Stobrod’s return and his connection with a community of outliers both disrupts the calm continuity of the women’s lives- that a man has entered the safe haven of the women’s private world- and shows the novel’s thematic opposition between the natural and man-made worlds. His sudden appearance at the corn crib reminds Ada and Ruby that not all events may be explained by reference to the natural world—they had assumed that a small creature had been stealing their corn—but instead that men can manipulate, change, and sometimes threaten. Although Ruby is wary of helping her father, Ada’s generosity in sharing food with Stobrod shows her new openness of character and interest in her friend’s family.
Ada actually finds it rather odd that all the while Ruby had been engaging her in tales of Stobrod for the past four years since they’ve been together, she imagined him a tall, dark man- a looming, violent child beater, if you will- but when she gets the chance to finally meet him in person, he is a rather small man, and cowardly, little and withy. Not at all the frightening image she evoked in her mind from Ruby’s childhood. And she can’t fathom such a sorry man like him ever beating little Ruby and leaving her in the cabin alone many nights.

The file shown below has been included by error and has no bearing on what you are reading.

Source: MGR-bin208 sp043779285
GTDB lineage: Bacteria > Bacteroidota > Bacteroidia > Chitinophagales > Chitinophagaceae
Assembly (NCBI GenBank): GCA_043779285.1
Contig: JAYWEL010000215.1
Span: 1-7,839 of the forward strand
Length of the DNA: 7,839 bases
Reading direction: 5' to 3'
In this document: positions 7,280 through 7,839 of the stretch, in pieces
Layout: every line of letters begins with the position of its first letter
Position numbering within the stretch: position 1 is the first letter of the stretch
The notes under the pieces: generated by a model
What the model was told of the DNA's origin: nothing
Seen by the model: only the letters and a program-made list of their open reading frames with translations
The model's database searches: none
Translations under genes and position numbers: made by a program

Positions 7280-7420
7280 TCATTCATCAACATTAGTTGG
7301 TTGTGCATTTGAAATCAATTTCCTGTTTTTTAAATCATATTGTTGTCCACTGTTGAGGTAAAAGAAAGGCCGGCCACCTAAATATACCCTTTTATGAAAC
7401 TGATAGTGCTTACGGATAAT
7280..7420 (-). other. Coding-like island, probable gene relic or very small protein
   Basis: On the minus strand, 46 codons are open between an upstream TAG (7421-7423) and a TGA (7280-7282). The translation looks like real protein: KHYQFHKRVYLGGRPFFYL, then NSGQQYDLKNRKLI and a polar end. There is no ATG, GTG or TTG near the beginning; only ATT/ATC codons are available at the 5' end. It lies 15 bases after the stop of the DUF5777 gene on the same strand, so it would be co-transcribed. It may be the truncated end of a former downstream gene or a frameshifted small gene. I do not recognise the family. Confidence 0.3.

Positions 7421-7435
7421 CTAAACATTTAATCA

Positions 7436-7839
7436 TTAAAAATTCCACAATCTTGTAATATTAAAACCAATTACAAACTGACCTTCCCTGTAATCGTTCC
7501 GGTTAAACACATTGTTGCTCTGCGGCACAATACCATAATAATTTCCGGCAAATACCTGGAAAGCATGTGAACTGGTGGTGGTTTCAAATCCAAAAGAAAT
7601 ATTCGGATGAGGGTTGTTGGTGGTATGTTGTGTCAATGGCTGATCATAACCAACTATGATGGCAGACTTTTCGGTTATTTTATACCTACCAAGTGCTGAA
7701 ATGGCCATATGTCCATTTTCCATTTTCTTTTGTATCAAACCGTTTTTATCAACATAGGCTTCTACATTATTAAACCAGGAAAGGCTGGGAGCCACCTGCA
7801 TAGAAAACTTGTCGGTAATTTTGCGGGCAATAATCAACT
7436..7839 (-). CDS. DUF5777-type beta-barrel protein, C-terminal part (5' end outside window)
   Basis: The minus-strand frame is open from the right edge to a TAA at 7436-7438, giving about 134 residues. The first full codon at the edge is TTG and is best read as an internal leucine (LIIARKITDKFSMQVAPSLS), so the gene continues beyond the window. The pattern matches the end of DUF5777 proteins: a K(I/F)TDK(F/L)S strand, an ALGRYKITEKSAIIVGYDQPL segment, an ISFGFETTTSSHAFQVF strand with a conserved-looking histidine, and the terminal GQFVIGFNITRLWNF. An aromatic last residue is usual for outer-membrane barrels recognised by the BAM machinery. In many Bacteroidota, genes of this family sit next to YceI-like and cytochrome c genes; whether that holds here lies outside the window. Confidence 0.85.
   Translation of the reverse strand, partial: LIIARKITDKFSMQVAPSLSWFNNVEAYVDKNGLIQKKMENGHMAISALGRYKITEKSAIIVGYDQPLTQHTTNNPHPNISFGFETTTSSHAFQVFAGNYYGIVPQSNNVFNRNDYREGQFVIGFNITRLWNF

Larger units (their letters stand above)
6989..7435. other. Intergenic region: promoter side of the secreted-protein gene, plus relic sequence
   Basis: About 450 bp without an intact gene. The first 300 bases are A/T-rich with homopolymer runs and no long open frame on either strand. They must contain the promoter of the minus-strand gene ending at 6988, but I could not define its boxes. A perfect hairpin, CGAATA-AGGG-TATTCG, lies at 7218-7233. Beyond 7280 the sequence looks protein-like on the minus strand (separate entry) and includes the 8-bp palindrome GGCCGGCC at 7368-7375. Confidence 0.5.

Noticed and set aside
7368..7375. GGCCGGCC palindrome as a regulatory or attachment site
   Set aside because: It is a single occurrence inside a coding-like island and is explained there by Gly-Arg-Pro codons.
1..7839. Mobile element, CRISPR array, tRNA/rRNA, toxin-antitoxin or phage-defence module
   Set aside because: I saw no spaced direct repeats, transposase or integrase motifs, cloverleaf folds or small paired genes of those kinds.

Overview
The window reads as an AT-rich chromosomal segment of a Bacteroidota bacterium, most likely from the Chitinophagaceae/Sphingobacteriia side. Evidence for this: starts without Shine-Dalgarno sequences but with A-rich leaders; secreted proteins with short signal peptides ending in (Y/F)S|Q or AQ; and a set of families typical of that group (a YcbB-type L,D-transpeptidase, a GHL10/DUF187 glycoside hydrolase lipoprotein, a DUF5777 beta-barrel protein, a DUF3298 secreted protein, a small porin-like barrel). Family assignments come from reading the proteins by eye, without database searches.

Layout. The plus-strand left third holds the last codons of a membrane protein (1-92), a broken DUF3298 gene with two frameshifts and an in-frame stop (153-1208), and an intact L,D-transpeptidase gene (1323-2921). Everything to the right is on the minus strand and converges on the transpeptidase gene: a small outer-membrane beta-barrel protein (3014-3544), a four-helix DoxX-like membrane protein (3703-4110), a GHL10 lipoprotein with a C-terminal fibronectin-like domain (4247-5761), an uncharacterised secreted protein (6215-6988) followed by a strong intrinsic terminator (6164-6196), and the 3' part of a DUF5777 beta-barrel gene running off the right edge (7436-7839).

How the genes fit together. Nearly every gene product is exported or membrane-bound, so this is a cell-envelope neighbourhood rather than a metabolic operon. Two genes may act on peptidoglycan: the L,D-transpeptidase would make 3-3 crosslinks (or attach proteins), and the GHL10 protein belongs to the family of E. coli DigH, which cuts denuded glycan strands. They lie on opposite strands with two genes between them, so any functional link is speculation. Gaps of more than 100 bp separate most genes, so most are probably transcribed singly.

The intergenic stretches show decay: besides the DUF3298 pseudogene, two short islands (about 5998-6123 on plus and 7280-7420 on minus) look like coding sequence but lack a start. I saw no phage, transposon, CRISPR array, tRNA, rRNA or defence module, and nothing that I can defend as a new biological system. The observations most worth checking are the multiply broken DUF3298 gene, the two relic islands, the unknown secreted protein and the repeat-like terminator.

One way that the novel follows through on its exploration of the differences between man-made and natural phenomena is by focusing on music, which plays an important role in these chapters. Stobrod’s repertoire of 900 fiddle tunes foregrounds the motif of sound and harmony that runs through the text. Ruby’s father talks about the tune he played to the dying girl, a melody that has now become a “habit” and that serves to give “order and meaning to a day’s end.” Ada finds it remarkable that music has redeemed Stobrod, even if this is only a partial redemption, and remains optimistic that everyone can make something of his or her life. When he played for the dying girl, it reminded him frankly of his own daughter, and he...
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